Mental health memoirs, cultural critiques and fictional feminist dramas – here are nine podcasts we’re loving right now
- TextThomas Curry
While aural storytelling is a tradition as old as time, podcasting has breathed new life into the spoken word. Here we shortlist our favourites for spring, from memoirs about mental health, to documentary anthologies, cultural critiques to fictional feminist dramas about art and attraction.
This memoir on mental health is bracingly honest and beautifully sound-designed. With intimacy, candour and care, it examines the realities of depression and what it can be like to live with suicidal thoughts. Beginning with a catalogue of host Honor Eastly’s teenage experiences with anxiety and depression, No Feeling Is Final expands outwards to expose the failings of Australia’s healthcare system, before zooming in once again to explore why ‘just asking for help’ isn’t quite as simple as it seems. If you’re a fan of The Heart and their No mini-series, this too will make you think deeply and differently about an important topic.
An intimate, feminist exploration into the forces of history, society and identity that shape women’s health, each episode of Bodies looks to answer the question, “What’s wrong with me?” As the medical mysteries unfold, new questions begin to emerge – why have a litany of male doctors told their female patient that some level of pain during penetrative sex is normal? Why is it more common for black women to experience severe pain during their menstrual cycle? What prejudices are preventing a stripper from being diagnosed with ADD? Bodies answers all these and more with clarity and compassion.
3. The Stoop
Through smart and incisive stories told from across the black diaspora, The Stoop explores personal histories and shared experiences that aren’t often acknowledged in the mainstream. Whether it’s an introduction to Gullah Geechee, a language with mixed African roots spoken by a few hundred thousand East Coast Americans, to the silent, ‘I see you’ acknowledgement of the nod, hosts Leila Day and Hana Baba probe what it means to be black and how we talk about blackness.
If what we wear and how we wear it communicates subtle, small truths about who we are, then Articles Of Interest interrogates what it is our clothing is trying to say. A spin-off from beloved design podcast 99% Invisible, host Avery Trufelman weaves together strands which explore identity, capitalism, gender politics and punk among others to trace the stories of the clothes we take for granted.
5. Short Cuts
Hosted by Josie Long, Short Cuts brings together a mix of personal storytelling, true stories, radio adventures and found sound. It’s a clever, touching and at times, funny, collection of audio vignettes that are loosely grouped by themes like ‘longing’, ‘beginnings’ and ‘the other side’. Each episode is an anthology of stories that remind us that there’s greatness in the small events that make up our shared human experience.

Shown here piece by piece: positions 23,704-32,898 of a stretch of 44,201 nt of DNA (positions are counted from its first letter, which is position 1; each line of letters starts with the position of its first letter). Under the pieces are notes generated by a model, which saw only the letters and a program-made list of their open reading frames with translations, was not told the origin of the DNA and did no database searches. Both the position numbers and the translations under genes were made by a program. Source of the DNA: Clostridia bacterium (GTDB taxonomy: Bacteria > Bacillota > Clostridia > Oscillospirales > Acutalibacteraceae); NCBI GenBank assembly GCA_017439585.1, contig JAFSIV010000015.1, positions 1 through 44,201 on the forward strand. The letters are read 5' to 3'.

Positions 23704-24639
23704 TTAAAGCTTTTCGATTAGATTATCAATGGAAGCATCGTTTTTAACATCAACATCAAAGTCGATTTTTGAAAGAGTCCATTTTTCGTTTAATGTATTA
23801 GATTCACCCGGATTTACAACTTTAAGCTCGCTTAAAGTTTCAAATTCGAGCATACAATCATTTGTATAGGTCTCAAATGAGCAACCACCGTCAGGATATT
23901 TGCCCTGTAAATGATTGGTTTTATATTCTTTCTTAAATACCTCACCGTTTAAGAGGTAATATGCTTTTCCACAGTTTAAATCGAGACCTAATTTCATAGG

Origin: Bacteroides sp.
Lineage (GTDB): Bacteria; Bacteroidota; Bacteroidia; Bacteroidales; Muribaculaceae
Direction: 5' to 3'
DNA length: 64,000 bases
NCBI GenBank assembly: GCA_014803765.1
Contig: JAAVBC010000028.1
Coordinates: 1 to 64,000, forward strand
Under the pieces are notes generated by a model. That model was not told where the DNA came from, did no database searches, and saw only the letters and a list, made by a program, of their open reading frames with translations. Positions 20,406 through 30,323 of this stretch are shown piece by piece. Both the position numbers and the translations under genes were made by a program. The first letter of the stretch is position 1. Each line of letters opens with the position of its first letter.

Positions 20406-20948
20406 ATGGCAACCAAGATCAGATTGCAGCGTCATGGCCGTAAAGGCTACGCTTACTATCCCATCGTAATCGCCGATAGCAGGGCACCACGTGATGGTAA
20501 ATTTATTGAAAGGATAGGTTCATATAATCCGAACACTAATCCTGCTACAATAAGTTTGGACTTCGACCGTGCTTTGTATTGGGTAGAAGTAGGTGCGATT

6. The Shadows
Building on the success of her Peabody-nominated and Prix Italia-winning The Heart, Kaitlin Prest has produced an exceptional fictional story that straddles documentary, memoir and abstract confessional in her tale of a young artist struggling to make great work and find great love. Probing the anatomy of a relationship – a crush, a choice, a resentment and an ending – The Shadows considers what happens when one is faced with an impossible choice and a decision that can’t be unmade.
Co-hosted by Wesley Morris and Jenna Wortham of The New York Times, Still Processing bravely probes the pleasures and pathologies of America in 2019. Looked at through a cultural lens, the show digs through art, movies, music, TV and internet trolls to ask ‘Can we cancel Michael Jackson?’ ‘Why can’t we look away from Jussie Smollett?’ and ‘How does Green Book’s Oscar win give proof, if proof were needed, that history continues to repeat itself?’
If you were moved by Desiree Akhavan’s exceptional The Miseducation Of Cameron Post or Joel Edgerton’s Boy Erased, be sure to download UnErased. Co-created by Boy Erased’s David Joseph Craig, and produced by the two-time Peabody Award-winning team behind Radiolab (check out Debatable and Birth Story for more excellent queer storytelling from the show), UnErased tells some of the stories of the more than 700,000 people in America who have been subjected to conversion therapy.
Pitch tells intimate stories that get to the heart of why we listen to music, how we experience it, and what we’re actually hearing when we hit play. The show brings together an elegant mix of micro-documentaries that look at how ISIS use music to recruit, how a soca song from a beloved Calypso singer in her seventies brought about Carnival’s #MeToo moment and what happens when politicians co-opt tracks that challenge their policies.